Minneapolis Foundation

Recent Articles

Lawyers of color names Levy-Pounds one of the most influential law professors in the U.S.

University of St. Thomas School of Law Professor Nekima Levy-Pounds is one of the most influential young minority law professors in the country, according to media and research company Lawyers of Color. Levy-Pounds was named to the company’s “50 Under 50” list for 2014, which recognizes law professors of color who are making “bold contributions to the legal canon and the community at large.”

As professor and founding director of the Community Justice Project, the School of Law’s award-winning civil rights legal clinic, Levy-Pounds fosters and inspires up-and-coming lawyers to work to improve the lives of members of under-served communities and youths in the Twin Cities. Challenging laws and policies that hold back communities of color, she has carved her place in the local civil rights movement. With Levy-Pounds’ vision, the Community Justice Project developed Brotherhood Inc., a 501(c)3 nonprofit organization that uplifts and empowers young African American males who have had contact with the criminal justice system, are involved in gangs, or are at risk of such involvement. Continue Reading →

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Mayoral forum focused on Mpls communities of color — Candidates acknowledged inequities but lacked solutions

 

 

By Jamal Denman

Online Editor

 

On Thursday, June 6, the Sabathani Community Center in South Minneapolis hosted the One MPLS Mayoral Forum, giving candidate hopefuls the opportunity to address the questions and concerns of members of Minneapolis’ communities of color. Questions were collected from the audience before the start of the forum, and the candidates were randomly selected to answer each question. While it is assumed that the participants in the forum were made aware of the forum’s overriding theme, because of the candidates’ constant inability or unwillingness to directly answer questions posed to them it would not be hard to believe otherwise. The auditorium in the Sabathani Community Center was packed with a diverse crowd of community activists, politically active young people, and concerned citizens eager to hear what the people vying to become the next mayor of Minneapolis had to say. Mayoral candidates Mark Andrew, Jackie Cherryhomes, Betsy Hodges, Tony Lane, Doug Mann, Don Samuels, Gary Schiff, and Jim Thomas faced the 500-plus people in attendance and their questions that centered on addressing issues facing communities of color. Continue Reading →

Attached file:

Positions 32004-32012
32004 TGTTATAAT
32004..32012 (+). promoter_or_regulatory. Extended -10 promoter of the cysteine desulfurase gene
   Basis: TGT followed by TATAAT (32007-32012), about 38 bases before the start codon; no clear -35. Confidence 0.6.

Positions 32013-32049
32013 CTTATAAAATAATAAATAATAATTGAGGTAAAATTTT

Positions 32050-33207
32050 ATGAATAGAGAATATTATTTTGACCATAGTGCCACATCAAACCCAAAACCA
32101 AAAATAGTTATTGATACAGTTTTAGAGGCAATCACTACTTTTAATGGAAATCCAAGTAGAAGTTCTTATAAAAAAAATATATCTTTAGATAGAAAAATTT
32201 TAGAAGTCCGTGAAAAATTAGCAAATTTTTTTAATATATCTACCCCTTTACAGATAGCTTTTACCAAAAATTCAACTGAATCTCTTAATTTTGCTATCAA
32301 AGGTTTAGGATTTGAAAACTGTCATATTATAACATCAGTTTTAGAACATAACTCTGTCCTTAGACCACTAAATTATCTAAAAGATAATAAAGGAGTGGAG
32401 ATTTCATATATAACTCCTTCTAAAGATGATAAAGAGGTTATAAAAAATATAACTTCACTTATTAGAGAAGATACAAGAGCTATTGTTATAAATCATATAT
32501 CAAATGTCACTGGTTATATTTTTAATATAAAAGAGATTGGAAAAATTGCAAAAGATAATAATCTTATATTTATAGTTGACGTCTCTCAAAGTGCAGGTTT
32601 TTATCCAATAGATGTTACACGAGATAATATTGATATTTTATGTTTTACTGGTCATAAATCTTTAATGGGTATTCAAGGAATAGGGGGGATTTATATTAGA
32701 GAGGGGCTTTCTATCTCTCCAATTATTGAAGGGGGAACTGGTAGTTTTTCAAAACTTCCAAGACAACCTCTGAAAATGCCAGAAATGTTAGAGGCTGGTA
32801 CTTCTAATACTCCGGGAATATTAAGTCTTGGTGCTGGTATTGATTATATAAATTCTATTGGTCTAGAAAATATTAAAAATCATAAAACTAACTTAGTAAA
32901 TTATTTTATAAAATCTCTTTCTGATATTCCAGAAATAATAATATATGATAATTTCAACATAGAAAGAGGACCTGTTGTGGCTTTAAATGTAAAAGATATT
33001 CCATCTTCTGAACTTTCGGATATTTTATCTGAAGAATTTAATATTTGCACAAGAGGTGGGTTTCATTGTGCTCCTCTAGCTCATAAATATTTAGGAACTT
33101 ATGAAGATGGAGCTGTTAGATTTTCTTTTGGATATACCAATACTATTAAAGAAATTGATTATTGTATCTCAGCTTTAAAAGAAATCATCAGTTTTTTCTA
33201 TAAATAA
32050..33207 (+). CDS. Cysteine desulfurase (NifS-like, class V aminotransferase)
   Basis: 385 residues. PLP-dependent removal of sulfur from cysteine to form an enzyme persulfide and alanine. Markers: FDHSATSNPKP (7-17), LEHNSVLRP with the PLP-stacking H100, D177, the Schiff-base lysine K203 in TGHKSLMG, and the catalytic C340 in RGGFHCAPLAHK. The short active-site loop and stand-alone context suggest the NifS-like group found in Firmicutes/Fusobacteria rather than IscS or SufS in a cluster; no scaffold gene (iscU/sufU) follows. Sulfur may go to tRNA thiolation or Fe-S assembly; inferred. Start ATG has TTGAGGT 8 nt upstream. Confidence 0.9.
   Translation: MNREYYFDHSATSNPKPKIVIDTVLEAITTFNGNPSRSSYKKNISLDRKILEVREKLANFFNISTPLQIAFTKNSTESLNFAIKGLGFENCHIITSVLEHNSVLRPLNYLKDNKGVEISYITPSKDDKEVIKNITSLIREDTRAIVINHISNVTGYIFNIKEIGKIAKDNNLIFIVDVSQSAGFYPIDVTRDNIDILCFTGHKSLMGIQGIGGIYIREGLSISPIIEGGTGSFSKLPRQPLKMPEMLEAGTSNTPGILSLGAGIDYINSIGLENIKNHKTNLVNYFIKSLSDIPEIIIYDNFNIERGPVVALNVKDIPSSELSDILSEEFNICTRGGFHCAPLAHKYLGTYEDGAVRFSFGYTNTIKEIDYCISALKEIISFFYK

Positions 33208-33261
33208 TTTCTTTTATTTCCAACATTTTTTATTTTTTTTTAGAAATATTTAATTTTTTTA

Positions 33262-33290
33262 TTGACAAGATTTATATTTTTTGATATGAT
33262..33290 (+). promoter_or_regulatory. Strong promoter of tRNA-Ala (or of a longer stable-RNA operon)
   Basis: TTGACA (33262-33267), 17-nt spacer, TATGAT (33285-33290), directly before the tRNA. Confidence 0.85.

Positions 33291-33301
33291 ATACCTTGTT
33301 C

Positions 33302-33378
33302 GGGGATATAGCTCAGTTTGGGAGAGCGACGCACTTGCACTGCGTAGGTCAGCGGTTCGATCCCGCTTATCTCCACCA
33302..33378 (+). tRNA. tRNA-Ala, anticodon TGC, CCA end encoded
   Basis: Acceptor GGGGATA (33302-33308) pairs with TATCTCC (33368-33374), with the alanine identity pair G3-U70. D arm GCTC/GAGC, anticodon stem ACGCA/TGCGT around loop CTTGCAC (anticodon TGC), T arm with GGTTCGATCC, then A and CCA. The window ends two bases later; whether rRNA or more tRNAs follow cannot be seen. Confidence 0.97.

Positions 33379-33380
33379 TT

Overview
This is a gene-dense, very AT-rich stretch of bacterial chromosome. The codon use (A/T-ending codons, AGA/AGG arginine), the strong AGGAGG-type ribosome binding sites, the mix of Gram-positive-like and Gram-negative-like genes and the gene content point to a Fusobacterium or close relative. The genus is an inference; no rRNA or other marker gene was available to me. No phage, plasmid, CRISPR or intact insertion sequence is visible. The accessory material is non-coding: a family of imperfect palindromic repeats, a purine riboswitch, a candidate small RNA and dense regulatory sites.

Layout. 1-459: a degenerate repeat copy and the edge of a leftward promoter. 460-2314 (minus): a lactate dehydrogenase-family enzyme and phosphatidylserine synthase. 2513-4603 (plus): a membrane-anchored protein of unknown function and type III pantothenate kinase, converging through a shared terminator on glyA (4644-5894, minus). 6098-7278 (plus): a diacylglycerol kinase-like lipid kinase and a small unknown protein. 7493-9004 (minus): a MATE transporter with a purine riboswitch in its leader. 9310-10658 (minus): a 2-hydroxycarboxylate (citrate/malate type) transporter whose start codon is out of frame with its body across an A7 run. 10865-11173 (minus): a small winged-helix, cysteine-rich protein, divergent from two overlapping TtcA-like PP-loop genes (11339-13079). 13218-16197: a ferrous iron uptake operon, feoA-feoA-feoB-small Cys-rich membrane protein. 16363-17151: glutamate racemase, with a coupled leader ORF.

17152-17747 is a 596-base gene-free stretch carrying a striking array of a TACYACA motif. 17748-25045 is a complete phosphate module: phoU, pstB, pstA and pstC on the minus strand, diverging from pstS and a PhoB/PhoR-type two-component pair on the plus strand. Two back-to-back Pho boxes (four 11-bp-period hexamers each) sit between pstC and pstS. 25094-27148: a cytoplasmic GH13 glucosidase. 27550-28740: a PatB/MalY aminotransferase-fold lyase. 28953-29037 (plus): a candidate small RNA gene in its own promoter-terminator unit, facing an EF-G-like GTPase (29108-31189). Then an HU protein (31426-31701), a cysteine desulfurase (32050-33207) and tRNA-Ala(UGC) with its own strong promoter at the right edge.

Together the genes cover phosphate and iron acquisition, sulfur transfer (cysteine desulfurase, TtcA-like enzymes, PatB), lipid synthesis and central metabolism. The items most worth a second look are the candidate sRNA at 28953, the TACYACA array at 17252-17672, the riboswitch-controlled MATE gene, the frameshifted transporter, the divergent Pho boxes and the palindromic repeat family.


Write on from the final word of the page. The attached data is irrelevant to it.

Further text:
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John Legend urges educational reform as top priority

 

 

By Charles Hallman

Staff Writer

 

Fixing U.S. schools must be a top priority, says award-winning singer-songwriter John Legend, who spoke last week at the Fitzgerald Theatre in St. Paul in the second Minneapolis Foundation RESET Education event this year. RESET is an acronym for “Real-Time Use of Data, Expectations not Excuses, Strong Leadership, Effective Teaching and Time on Task.” The nine-time Grammy Award winner is a strong education reform proponent and serves on several boards, including Teach for America and the Harlem Village Academies. The singer asked the estimated 900 people who attended his nearly one-hour speech, including two groups of Minneapolis youngsters, why they would come to hear “a R&B singer” talk about education. “I’m a musician, not a [school] superintendent,” he said, strongly pointing out that the present educational system in this country is failing too many kids. Continue Reading →